There is a reason why private equity works much better in this regard.
Let’s leave the shorting to the large cap market where liquidity and institutional support balances a company’s market value.
What do you think? Should shorting be allowed on the small cap market?
Of course, there are many more problems with the Canadian small cap market than just the accredited investor and downtick rules; I touched on some of these in my letter, “Why the TSX Venture is Failing.”
And while little has been done, it does seem that there are those finally willing to accept some change.
In a recent report, the TMX Group noted the following three major issues affecting our market:
- Canadian order flow is migrating to the United States (U.S.)
- Technology-driven markets are not optimized to serve all
- Market complexity is on the rise
It then gave solutions on how they will help solve these issues:
“We have examined each of these issues at great length and through extensive consultation with our clients and a broad group of other market participants. After careful analysis, we are now proposing bold steps to tackle each one.”
While all three are major issues, let’s focus on the second point, as it is one that will directly affect the retail investor.
As the TMX put it:
“Technological innovation has brought extraordinary changes to trading in capital markets around the world.
…As we embrace this change in technology-driven capital markets, it has become clear that in an environment where some participants increasingly compete on speed, others are challenged and concerned about compromised quality of execution and market integrity. Specifically, apprehensions around excessive short-term intermediation, the technology race to zero latency and the disenfranchising of the human trader have eroded some participants’ confidence in a market that is meant to balance the needs of all stakeholders.”
In other words, the TMX notes exactly what I have been saying for years: robot traders have taken over.
Via my letter, the Shocking Truths Behind High Frequency Trading:
“…Technology and the advent of high-frequency computer trading/algorithmic software have changed the way the stock market is now being manipulated.
On average, high frequency traders (HFT) hold stocks for no more than 16 seconds:
“Investors have turned into day traders. Day traders have turned into algo-traders, who not only make trades in 10 milliseconds or less, but also typically hold stocks for no more than 16 seconds. The days of watching the ticker tape to get a sense of where a stock is headed is over.” -The Equedia Letter: A Nuclear Threat, Jan. 2013.
Not only are stocks being held for no more than 16 seconds, the software’s decision to buy or sell a stock is made in less than 10 milliseconds. Some say it’s as fast as half a millionth of a second – that’s more than a million times faster than the human brain can process a decision.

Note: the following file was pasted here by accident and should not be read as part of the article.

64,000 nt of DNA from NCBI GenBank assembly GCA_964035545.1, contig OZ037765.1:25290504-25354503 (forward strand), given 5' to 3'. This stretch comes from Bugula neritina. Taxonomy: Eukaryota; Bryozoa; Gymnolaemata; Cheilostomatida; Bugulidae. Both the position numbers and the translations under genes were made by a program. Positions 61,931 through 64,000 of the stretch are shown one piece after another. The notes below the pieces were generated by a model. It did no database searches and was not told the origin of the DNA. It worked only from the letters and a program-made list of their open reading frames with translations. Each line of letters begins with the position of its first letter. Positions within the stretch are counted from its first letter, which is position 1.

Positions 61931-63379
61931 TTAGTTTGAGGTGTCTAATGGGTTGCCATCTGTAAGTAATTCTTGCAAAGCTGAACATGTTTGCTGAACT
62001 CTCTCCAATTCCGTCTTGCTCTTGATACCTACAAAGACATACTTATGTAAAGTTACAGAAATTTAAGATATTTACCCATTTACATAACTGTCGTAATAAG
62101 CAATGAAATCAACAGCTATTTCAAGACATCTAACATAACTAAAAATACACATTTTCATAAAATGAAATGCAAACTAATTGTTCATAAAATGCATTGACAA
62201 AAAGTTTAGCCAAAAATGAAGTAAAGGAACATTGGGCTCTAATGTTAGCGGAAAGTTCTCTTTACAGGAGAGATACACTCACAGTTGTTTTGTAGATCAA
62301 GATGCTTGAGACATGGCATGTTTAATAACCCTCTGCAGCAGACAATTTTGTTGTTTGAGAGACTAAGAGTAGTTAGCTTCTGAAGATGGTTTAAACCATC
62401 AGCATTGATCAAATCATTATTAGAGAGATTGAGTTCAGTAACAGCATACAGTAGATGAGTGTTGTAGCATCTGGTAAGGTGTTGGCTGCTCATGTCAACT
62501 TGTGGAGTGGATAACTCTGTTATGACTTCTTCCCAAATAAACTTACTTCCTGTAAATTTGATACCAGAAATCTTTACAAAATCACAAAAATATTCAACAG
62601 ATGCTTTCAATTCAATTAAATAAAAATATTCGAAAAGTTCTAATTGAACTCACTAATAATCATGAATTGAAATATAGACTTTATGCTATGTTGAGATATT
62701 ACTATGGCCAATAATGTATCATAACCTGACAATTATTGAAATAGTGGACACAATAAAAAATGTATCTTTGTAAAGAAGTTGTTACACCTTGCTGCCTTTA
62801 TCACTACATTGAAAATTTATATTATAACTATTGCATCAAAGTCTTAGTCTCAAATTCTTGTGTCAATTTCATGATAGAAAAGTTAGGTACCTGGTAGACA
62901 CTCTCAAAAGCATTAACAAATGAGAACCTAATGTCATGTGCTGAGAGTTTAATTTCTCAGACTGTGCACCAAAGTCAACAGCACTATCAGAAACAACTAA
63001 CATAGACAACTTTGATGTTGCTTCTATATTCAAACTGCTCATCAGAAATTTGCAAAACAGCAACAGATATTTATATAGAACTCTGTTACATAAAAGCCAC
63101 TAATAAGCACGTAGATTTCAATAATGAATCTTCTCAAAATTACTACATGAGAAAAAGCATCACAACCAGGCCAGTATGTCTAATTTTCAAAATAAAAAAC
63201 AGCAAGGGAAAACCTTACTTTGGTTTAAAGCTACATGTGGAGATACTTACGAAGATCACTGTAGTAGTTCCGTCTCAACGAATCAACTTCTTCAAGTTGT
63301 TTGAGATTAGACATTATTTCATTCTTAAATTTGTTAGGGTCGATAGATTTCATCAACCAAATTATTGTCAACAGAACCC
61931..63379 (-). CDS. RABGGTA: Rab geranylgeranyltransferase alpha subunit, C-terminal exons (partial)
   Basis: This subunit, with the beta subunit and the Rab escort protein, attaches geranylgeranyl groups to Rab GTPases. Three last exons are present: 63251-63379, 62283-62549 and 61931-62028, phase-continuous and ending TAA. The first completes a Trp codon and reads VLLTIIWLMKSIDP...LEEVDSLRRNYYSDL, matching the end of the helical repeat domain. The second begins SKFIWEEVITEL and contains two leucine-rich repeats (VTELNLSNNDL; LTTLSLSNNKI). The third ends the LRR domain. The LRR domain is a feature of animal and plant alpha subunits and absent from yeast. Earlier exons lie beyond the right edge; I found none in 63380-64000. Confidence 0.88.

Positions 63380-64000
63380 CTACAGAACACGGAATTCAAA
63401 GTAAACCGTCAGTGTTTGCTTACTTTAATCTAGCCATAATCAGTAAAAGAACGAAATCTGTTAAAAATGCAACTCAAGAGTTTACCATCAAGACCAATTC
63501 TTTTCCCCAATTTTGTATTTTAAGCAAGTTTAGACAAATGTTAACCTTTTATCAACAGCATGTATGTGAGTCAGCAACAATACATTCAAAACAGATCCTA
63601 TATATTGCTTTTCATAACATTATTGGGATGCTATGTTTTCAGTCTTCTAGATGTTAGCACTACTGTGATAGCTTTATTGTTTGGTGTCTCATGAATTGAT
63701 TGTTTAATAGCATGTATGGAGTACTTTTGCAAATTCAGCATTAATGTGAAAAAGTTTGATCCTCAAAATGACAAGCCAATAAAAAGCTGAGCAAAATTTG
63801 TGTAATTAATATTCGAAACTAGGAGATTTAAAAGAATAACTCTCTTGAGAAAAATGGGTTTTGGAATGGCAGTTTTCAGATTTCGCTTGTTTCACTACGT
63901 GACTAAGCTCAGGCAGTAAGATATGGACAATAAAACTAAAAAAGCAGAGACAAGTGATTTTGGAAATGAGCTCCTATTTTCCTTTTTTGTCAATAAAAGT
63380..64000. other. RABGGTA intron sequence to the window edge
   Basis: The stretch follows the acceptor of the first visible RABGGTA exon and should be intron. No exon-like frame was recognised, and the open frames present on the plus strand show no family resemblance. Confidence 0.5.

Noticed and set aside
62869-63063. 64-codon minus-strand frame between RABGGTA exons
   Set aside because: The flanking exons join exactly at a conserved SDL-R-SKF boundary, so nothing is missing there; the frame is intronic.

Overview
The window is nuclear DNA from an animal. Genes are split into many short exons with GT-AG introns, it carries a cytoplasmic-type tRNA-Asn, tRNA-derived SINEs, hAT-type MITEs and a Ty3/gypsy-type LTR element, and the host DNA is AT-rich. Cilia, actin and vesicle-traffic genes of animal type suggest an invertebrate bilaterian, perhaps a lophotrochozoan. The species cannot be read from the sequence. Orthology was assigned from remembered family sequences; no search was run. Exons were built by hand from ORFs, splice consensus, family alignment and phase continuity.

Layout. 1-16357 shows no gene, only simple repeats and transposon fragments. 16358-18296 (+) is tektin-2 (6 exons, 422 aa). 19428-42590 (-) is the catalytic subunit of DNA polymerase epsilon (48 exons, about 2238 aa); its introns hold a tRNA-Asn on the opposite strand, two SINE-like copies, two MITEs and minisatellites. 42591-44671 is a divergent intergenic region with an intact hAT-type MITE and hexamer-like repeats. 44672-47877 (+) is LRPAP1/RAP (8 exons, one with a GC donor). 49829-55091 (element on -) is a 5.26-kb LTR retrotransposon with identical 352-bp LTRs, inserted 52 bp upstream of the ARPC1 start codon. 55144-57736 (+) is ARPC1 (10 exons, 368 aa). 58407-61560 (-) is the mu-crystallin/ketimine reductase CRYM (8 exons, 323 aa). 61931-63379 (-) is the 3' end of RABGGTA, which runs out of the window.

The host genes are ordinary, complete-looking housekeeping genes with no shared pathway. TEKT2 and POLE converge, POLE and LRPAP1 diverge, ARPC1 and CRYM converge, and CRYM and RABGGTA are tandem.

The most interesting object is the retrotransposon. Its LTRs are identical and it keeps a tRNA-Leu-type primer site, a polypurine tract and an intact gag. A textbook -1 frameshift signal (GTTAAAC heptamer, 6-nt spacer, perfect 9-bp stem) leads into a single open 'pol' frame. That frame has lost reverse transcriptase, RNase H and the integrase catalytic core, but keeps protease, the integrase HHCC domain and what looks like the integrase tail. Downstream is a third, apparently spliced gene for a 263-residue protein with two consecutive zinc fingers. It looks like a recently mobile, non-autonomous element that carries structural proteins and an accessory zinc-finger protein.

…So how can the average trader or technical chart expert make smart bets when they’re competing with a program that can make decisions faster than any human ever could?
These programs are also used to trade stocks up, or down, by giving the optical illusion that a stock is being bought with momentum, or sold with force. It’s essentially rigged market making.
That is why it is so hard for technical traders, and those who follow the ticker tape, to get a grasp of where price action will lead a stock.
…One of the things that you rarely hear about is the competition between many of these software-trading platforms.
Not only are these supercomputers programmed to analyze market feeds and trading patterns, they are also programmed to sabotage each other by creating false price action and fake market orders; in other words, pure manipulation.
These computers not only make trades in milliseconds, but they also fake them in milliseconds.
Trade orders are often sent and cancelled just to throw a kink into competing programs. Many of the trades are made just to flood the market and trick other computers (or investors) into thinking that a trend may be occurring in a particular stock, when no trend really exists.”
So how is the TSX going to deal with this? What is their solution?
Via the TMX:
“In Q4 2015, TSX and TSXV plan to implement changes which will enhance the quality of execution for natural investors and their dealers – both retail and institutional – by rewarding those willing to commit liquidity to the book for a period of time by using the new Long Life order type.
Long Life orders will be committed to a minimum resting time in the book – measured in seconds – and cannot be cancelled during that time. In return for providing committed liquidity, these orders will receive priority over orders at the same price that are not subject to the minimum resting time. Trade allocation therefore becomes Price/Broker/Long Life/Time rather than the current Price/Broker/Time matching sequence.
By choosing to use the Long Life order type, natural investors, their dealers and other non-latency sensitive participants will be able to more effectively and confidently participate in the markets without having to compete on speed.”
What does that mean?
By the end of this year, the TSX is attempting to give priority to investors who leave their orders open for longer. That should mean their trading platform will be able to distinguish between a real investment (natural investor) and one made by a computer program.
While I applaud the TMX for trying, the effectiveness of their solution remains to be seen. My concern with this is that the robot traders will somehow take advantage of natural orders being open for longer periods by giving the algorithms even more time to work, since the program will be able to see all of the Long Life orders.
But hey, at least they’re trying.
The TSX plans on initiating this order flow in Q4 this year. It will be interesting to see how this affects the small cap market – if at all.
What do you think? Will the TMX solution to robot traders solve the issue?
Many of you have been wondering why there have been a few missed Equedia letters over the past month or so.
I have been extremely busy working on something very special that I believe will lead to a better financial market. I’ll provide more details in upcoming letters.
It’s clear there are many problems facing our small cap market.
Next week, I’ll discuss what I believe is the biggest problem facing our markets. It’s a problem that no one in the industry wants to talk about, but someone needs to tell it.